Paula Mallea’s new book Beyond Incarceration: Safety and True Criminal Justice, makes a persuasive and compelling argument that Canada should radically overhaul its criminal and correctional systems and move away from its focus on incarceration as a means to deal with offending behaviours.
The book proposes that Canada adopt more compassionate, restorative alternatives, drawing from examples modeled in other countries like Finland and Norway. It offers a clear vision for a different approach. I commend the book to your attention: it is certainly worth a read.
While new technologies have lead to new crimes, such as cyberbullying and identity theft, overall, crime rates in Canada are lower now than in the 20th century, and in general, rates are decreasing.
But there are problems with our criminal justice and correctional systems. Even though crime rates are relatively low, incarceration rates are high. Prisons are necessary to protect society from dangerous individuals who have committed violent crimes. However many people in prison simply don’t fit this profile. For example, many people in prison are there for non-violent property crimes.
There are more people in Provincial custody awaiting trial than people who have been convicted of an offence. This is a pressing concern that must be addressed.
Most urgent is the need to address the over-representation of Indigenous people in the corrections system. This is a troubling legacy of the Indian Residential Schools system named in the Final Report of the Truth and Reconciliation Commission (TRC), and which Canada has been asked to address in the TRC Calls to Action.
Church partner, The Church Council on Justice and Corrections (CCJC), is mandated to shine a light on restorative approaches to justice and corrections and seeks to encourage creative and innovative thinking about new approaches to justice and corrections.
CCJC is committed to supporting the process of reconciliation with Indigenous peoples in Canada, and to intervening in exclusionary logics that make prisons seem like the only way to deal with offending behaviour. The CCJC’s theology is clearly consistent with the comments and alternative proposals articulated by Malleat in this brilliant new book.
Reviewed by Rebecca Bromwich. Dr. Bromwich teaches law at Carleton University and is a member of St. Andrew’s Presbyterian Church in Ottawa ON. She is president of the CCJC’s board.
Published by Dundurn Press
Foreward by Catherine Latimer
Beyond Incarceration is a call to replace Canada’s incarceration model, which has proven destructive, discriminatory, expensive, counterproductive, and — most of all — unnecessary.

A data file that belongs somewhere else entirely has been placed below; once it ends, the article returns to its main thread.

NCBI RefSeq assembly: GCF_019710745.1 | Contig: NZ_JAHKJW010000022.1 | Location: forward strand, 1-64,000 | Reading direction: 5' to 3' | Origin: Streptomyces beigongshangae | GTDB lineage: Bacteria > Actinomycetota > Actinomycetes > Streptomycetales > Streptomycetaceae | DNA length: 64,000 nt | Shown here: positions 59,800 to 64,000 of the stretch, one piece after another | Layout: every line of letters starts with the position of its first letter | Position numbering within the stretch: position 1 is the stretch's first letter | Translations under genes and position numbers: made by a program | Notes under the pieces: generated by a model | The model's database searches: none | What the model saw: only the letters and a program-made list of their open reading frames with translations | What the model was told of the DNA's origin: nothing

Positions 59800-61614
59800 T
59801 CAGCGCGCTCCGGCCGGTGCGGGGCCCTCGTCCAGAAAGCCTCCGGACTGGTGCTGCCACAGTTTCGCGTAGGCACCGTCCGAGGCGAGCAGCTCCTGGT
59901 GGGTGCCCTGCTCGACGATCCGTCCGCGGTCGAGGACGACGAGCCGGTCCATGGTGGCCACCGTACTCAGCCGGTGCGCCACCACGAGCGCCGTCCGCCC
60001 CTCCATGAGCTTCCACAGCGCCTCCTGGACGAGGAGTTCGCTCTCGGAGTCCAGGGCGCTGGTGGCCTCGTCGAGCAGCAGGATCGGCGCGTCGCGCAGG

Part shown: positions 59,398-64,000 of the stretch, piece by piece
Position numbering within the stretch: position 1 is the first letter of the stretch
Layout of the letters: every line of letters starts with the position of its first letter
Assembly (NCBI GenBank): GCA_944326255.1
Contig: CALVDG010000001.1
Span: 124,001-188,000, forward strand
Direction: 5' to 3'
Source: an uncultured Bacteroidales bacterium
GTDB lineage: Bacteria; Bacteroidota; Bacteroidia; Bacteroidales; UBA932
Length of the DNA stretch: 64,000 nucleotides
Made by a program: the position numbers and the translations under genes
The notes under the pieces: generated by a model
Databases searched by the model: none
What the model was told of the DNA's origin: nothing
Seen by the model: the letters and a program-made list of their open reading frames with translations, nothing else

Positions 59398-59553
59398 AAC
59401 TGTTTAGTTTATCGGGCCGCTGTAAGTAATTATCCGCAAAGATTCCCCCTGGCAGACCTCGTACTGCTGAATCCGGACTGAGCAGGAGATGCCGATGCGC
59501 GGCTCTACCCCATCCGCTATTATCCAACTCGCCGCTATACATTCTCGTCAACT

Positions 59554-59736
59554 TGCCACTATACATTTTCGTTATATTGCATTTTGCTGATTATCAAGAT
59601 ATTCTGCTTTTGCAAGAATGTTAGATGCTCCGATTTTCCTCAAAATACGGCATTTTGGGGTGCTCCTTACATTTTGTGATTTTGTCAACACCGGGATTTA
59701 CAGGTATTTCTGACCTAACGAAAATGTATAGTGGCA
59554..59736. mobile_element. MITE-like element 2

Imprisonment developed in the Western world as the punishment to suit all offences, from violent assault to victimless drug use. Centuries ago, incarcerating convicts represented progress on society’s part since it came as a replacement for capital punishment, maiming, and torture.
Our current model — taking away convicts’ freedom and holding them in degrading and unhealthy prison conditions — promotes recidivism and jeopardizes public safety. It is highly discriminatory, with disproportionate numbers of ethnic, indigenous, mentally ill, drug-dependent, poor, and otherwise marginalized people imprisoned. It is also ruinously expensive.
Elsewhere, alternative correctional systems successfully rehabilitate offenders while treating them with dignity and respect. This book lays out the case for a complete overhaul of Canada’s ineffective incarceration model of criminal justice and for a new approach.
How should a society punish? Paula Mallea answers this question in a challenging and eloquent way. Her sweeping critique of imprisonment is disturbing. Her plea for alternatives is compelling. Whatever your view Beyond Incarceration will force you to ask why we so frequently imprison when there are reasonable and justified alternatives to address crime and sanctions.
(W.A. Bogart, author of Off the Street)
In Beyond Incarceration, the insightful legal thinker makes a clear and compelling argument that our fundamental approach to justice is counterproductive for a majority of inmates and society as a whole. (Winnipeg Free Press)
About the Author
Paula Mallea practiced criminal law for fifteen years in Ontario and Manitoba. While in Kingston, she defended inmates in nine different penitentiaries, spending hundreds of hours at Millhaven’s Special Handling Unit, Kingston Penitentiary, and other institutions. She lives in Gore Bay, Ontario.